skip to main content
skip to newscasts

Sunday, July 21, 2024

Public News Service Logo
facebook instagram linkedin reddit youtube twitter
view newscast page
play newscast audioPlay

Airline travel and more disrupted by global tech outage; Nevada gets OK to sell federal public lands for affordable housing;Science Moms work to foster meaningful talks on climate change; Scientists reconsider net-zero pledges to reach climate goals.

view newscast page
play newscast audioPlay

As Trump accepts nomination for President, delegates emphasize themes of unity and optimism envisioning 'new golden age.' But RNC convention was marked by strong opposition to LGBTQ rights, which both opened and closed the event.

view newscast page
play newscast audioPlay

It's grass-cutting season and with it, rural lawn mower races, Montana's drive-thru blood project is easing shortages, rural Americans spend more on food when transportation costs are tallied, and a lack of good childcare is thwarting rural business owners.

IA on the Brink of Toughening SNAP Eligibility

play audio
Play

Tuesday, April 4, 2023   

House lawmakers have approved a bill to make it harder for low income Iowans to qualify for public assistance, and critics said the measure would hurt families who are already struggling to make ends meet.

Known around the Iowa Statehouse as the SNAP bill, Senate file 494 would have the state look into how many assets someone has before allowing them to qualify for public assistance, and would also require recipients to make more money than they currently do to be able to get those benefits, including Medicaid.

Rep. Heather Matson, D-Ankeny, said while designed to increase accountability, the bill is actually creating more barriers for Iowans who are already struggling, and would have an especially damaging effect on youth.

"Especially in really tough economic times when people are already struggling," Matson pointed out. "When we look at the rising costs that people are facing and the fact that food pantry use is at record highs, we know a lot of Iowans are struggling, kids should not get kicked off of getting access to food."

Advocates for low income Iowans are holding a public hearing on the measure today to take input from people who need those benefits, and put faces on the people who are using them.

Matson noted Iowa will invest about $8 million to implement the asset investigation program, which is the same amount the state stands to save if the bill becomes law. Because there is no economic benefit to the state, she calls the bill politically motivated and designed to create the impression lawmakers are fighting fraud and increasing accountability on behalf of taxpayers.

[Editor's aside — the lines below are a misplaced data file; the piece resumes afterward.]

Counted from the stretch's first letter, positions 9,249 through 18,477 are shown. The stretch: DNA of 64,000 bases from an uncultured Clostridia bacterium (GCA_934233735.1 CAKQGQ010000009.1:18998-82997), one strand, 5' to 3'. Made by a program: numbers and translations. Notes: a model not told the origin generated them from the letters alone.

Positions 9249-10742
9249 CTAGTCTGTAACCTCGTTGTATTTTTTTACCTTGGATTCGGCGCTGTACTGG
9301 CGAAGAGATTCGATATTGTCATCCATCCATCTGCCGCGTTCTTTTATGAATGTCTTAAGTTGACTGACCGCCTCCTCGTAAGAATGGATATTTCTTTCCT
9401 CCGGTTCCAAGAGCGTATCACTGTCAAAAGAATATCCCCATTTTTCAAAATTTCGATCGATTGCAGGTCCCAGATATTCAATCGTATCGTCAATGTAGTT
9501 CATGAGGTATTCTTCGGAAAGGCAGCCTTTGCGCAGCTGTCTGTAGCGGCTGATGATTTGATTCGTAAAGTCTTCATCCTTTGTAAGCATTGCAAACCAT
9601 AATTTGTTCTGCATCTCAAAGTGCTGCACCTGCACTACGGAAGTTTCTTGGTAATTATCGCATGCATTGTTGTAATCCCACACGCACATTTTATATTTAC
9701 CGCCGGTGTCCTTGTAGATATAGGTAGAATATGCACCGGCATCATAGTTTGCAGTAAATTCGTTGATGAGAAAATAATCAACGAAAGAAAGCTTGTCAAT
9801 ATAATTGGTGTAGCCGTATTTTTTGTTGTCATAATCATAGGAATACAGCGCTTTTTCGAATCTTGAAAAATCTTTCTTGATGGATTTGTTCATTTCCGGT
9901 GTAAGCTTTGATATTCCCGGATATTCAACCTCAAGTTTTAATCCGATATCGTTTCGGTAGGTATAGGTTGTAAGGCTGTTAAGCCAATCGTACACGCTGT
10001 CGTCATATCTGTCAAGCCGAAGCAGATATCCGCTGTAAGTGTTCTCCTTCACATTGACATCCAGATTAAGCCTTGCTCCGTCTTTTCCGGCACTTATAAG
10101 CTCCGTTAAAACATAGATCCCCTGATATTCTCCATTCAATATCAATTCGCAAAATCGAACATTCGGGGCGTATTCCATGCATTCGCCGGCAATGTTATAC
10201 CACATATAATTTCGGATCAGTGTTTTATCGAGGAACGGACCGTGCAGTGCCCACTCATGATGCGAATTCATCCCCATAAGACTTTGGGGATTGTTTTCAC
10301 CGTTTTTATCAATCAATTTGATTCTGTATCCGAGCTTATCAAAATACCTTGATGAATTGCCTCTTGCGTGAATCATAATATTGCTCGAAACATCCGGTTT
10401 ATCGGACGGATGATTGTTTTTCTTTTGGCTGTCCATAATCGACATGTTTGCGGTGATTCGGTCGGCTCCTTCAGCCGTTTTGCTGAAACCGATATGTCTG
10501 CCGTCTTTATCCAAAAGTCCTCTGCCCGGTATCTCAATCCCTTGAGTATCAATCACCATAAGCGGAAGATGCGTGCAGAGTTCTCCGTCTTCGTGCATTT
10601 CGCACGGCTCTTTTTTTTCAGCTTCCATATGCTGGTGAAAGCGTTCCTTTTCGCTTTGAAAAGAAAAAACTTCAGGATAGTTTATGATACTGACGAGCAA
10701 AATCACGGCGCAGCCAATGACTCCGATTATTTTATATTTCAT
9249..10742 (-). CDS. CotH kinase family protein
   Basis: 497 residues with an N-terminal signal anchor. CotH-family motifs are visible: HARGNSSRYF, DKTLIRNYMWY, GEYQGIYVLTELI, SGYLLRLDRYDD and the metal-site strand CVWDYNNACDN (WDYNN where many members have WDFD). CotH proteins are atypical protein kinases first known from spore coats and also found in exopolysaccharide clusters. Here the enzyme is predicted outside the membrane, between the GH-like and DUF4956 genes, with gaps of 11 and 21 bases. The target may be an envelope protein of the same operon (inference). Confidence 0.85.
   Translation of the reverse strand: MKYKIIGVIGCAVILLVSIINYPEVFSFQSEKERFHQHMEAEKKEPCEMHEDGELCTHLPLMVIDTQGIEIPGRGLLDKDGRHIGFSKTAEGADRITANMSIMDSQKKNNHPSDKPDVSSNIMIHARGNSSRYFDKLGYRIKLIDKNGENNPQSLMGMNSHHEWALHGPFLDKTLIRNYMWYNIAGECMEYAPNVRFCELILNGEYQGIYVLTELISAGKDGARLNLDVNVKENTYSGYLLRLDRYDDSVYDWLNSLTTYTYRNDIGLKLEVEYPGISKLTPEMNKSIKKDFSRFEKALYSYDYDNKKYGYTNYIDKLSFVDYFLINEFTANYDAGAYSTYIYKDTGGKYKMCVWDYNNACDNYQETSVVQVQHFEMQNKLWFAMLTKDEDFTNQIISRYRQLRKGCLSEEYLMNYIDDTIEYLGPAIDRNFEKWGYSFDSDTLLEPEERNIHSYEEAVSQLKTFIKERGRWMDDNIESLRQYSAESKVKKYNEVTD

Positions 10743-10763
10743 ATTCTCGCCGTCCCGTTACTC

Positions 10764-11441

She added the bill would have unintended consequences if it becomes law.

"If you kick somebody off of Medicaid, that is their health insurance," Matson explained. "If things get really bad, they are going to go to the emergency room where we know emergency care is way more expensive than preventive care. If kids are hungry, and they are not able to get food, then do you think that they're going to be able to focus in school? No, they won't."

The bill would also create a new verification system for benefit recipients and require them to appeal to the state within 10 days if they are removed from the public assistance rolls.


get more stories like this via email
more stories
Vice President Kamala Harris spoke at a political event in Grand Rapids, Mich., in early 2024. (The White House/Wikimedia Commons)

Health and Wellness

play sound

Vice President Kamala Harris focused on reproductive rights at a campaign event in Michigan Wednesday. Her remarks come as President Joe Biden has …


Environment

play sound

Construction could begin in Minnesota later this year in the final phase of one of the nation's largest solar energy developments, after state …

Social Issues

play sound

Thousands of educators from across the nation will be in Houston starting this weekend for the American Federation of Teachers annual convention…


The Illinois State Board of Education report card said O'Fallon Township High School HSD #203 is currently only funded at 64%. (Adobe Stock)

Social Issues

play sound

By Kristy Alpert for Arts Midwest.Broadcast version by Terri Dee for Illinois News Connection reporting for the Arts Midwest-Public News Service Colla…

Health and Wellness

play sound

Counterfeit medicine sales are on the rise, in Connecticut and nationwide. The state faced trouble with growing sales of counterfeit Xanax pills …

"Arizonans understand that it is insane to risk Phoenix or Tempe for Odesa or some corn field in Ukraine. It is not in our national interest to get involved," said U.S. Rep. Alexander Kolodin, R-Ariz. (Gage Skidmore / Flickr)

Social Issues

play sound

More than 2,400 delegates gathered in Milwaukee this week for the Republican National Convention and delegates from around the country, including …

Environment

play sound

So far, states like Wisconsin have largely escaped the worst of the summer heat affecting much of the nation but a group of scientists wants regional …

Social Issues

play sound

Postsecondary enrollment data for 2023 shows community college enrollment increased nationwide by more than 100,000 students, and a large percentage …

 

Phone: 303.448.9105 Toll Free: 888.891.9416 Fax: 208.247.1830 Your trusted member- and audience-supported news source since 1996 Copyright 2021